Monday, October 18, 2010

Playtest Results: Negotiation

One of the first things on the list of feedback I received from a playtester was that there was no negotiation knack. Now, that's not entirely true, since negotiation is on the knack list, but he's right in that it doesn't receive the same extensive treatment that some of the others do, with specialization options and in-depth descriptions and uses. So I sat down and started to sketch things out.

Except that everything I came up with wound up being really close to Rapport except for the one reason everyone I've ever played with has ever taken negotiation: haggling for pay with the Johnson pre-run.

This needs its own knack? My initial thought was to make a whole subset of mechanics to handle negotiations, turn the back and forth into its own little mini-game that made the process more interesting than the only kind exchange that has ever shown up at my table:

"The job pays 40k per head."
"Make it 80."
"I'll give you 50k."

Here it either stops, or someone decides to push just a little more:

"... 65!"

And if the Johnson just ever flat out says no? That's when things get really suave. And yes, this is a quote from a former party face:

"Aw, come on."

Now, a good system could put some more meat and variety to these exchanges, no question. So if I'm complaining that the contract negotiation exchanges are bland and boring, I as a good game designer should take it upon myself to create a system that adds all the spice and color I think is missing, right? That's what I set out to do.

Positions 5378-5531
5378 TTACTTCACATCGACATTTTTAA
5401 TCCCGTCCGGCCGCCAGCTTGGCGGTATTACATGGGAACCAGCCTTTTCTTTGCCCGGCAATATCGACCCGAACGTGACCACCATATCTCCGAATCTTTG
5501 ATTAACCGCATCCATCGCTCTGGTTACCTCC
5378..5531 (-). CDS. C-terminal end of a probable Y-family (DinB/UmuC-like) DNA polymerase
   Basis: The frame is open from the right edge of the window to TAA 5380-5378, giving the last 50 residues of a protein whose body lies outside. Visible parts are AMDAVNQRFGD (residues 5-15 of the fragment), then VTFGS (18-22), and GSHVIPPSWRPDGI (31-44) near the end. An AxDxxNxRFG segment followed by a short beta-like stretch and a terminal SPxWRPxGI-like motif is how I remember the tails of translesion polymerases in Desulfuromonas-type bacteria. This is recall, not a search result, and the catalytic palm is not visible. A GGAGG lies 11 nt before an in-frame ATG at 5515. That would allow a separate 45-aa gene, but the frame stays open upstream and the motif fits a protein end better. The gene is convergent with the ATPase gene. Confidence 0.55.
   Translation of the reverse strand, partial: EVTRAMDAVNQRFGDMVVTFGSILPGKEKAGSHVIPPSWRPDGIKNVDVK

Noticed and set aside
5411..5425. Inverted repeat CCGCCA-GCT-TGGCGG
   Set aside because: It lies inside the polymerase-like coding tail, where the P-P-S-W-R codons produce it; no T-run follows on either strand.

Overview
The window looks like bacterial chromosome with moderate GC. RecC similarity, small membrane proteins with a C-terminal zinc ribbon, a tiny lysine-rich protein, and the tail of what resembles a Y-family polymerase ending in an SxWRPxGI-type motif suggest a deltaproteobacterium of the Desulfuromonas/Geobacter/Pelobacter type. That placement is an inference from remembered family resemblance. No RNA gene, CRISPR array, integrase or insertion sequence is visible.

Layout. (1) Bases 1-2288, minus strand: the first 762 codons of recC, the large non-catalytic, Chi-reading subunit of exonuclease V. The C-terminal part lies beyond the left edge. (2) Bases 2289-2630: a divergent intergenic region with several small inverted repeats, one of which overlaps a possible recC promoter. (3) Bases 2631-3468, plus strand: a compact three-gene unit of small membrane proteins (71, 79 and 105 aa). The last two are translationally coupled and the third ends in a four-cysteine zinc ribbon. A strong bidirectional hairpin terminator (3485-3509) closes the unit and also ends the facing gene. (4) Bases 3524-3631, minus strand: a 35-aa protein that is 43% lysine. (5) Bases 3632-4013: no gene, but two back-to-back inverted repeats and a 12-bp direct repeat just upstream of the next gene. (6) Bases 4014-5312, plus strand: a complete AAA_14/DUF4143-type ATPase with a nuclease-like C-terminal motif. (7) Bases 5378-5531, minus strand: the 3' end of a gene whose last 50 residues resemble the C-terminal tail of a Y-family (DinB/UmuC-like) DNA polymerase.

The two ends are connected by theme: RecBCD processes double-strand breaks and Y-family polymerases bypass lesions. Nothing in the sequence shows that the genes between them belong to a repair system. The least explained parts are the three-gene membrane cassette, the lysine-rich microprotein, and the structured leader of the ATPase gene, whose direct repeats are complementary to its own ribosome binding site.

And then I put it away.

Do I really want haggling for money to be a big part of my game? I set out to create a game about competent specialists in a cyberpunk-fantasy setting. What part of dickering over money is that? When I look at it like that, it's not. Is negotiation really vital to the game? My current player base doesn't even bother negotiating their contracts at all anymore. They trust I won't lowball them, and most of them aren't hungry for money anymore anyway. Their lifestyle is taken care of, the sam has the ware he wants, and the rigger already has two vehicles at this point, and hates drones. And really, contract negotiation could  be more interesting, if people ever thought to ask for something other than more money. Medical care, some special gear, stock options, etc. But if the players aren't interested enough to ask for things, I don't see the need for a special set of rules covering this. A straight up opposed roll using negotiation could handle things just fine.

Maybe it's sounds like a little bit of a cop out, but I think the first playtest revision is going to be to leave things as they are. Adding a whole sub-set of rules to cover something that no one at my table does seems superfluous. Not to mention that this decision staves off rules bloat. I'm sure everyone's played a game that started out perfectly fine but got out of hand as more material piled on. I'm all for having rules for stuff, but only when they're necessary. In this case, I don't see the need.

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